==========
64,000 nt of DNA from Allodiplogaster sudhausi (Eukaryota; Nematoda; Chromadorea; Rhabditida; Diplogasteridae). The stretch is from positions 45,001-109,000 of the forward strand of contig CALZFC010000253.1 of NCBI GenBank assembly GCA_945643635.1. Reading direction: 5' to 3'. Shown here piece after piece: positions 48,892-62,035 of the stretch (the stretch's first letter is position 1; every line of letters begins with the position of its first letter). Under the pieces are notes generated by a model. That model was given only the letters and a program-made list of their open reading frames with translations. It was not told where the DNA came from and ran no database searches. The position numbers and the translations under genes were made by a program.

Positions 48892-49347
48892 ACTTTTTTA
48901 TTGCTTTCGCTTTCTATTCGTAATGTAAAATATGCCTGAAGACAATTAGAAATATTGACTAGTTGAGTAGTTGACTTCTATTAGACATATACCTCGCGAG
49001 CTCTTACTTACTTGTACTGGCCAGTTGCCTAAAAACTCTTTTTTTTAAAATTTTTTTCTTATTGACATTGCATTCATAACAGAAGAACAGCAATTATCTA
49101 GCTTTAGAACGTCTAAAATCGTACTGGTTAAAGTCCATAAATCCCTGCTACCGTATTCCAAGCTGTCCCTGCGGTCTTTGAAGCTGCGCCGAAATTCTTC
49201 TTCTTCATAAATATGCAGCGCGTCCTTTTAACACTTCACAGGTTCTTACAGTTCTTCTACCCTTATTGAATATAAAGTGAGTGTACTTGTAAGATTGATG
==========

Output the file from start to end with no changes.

64,000 nt of DNA from Allodiplogaster sudhausi (Eukaryota; Nematoda; Chromadorea; Rhabditida; Diplogasteridae). The stretch is from positions 45,001-109,000 of the forward strand of contig CALZFC010000253.1 of NCBI GenBank assembly GCA_945643635.1. Reading direction: 5' to 3'. Shown here piece after piece: positions 48,892-62,035 of the stretch (the stretch's first letter is position 1; every line of letters begins with the position of its first letter). Under the pieces are notes generated by a model. That model was given only the letters and a program-made list of their open reading frames with translations. It was not told where the DNA came from and ran no database searches. The position numbers and the translations under genes were made by a program.

Positions 48892-49347
48892 ACTTTTTTA
48901 TTGCTTTCGCTTTCTATTCGTAATGTAAAATATGCCTGAAGACAATTAGAAATATTGACTAGTTGAGTAGTTGACTTCTATTAGACATATACCTCGCGAG
49001 CTCTTACTTACTTGTACTGGCCAGTTGCCTAAAAACTCTTTTTTTTAAAATTTTTTTCTTATTGACATTGCATTCATAACAGAAGAACAGCAATTATCTA
49101 GCTTTAGAACGTCTAAAATCGTACTGGTTAAAGTCCATAAATCCCTGCTACCGTATTCCAAGCTGTCCCTGCGGTCTTTGAAGCTGCGCCGAAATTCTTC
49201 TTCTTCATAAATATGCAGCGCGTCCTTTTAACACTTCACAGGTTCTTACAGTTCTTCTACCCTTATTGAATATAAAGTGAGTGTACTTGTAAGATTGATG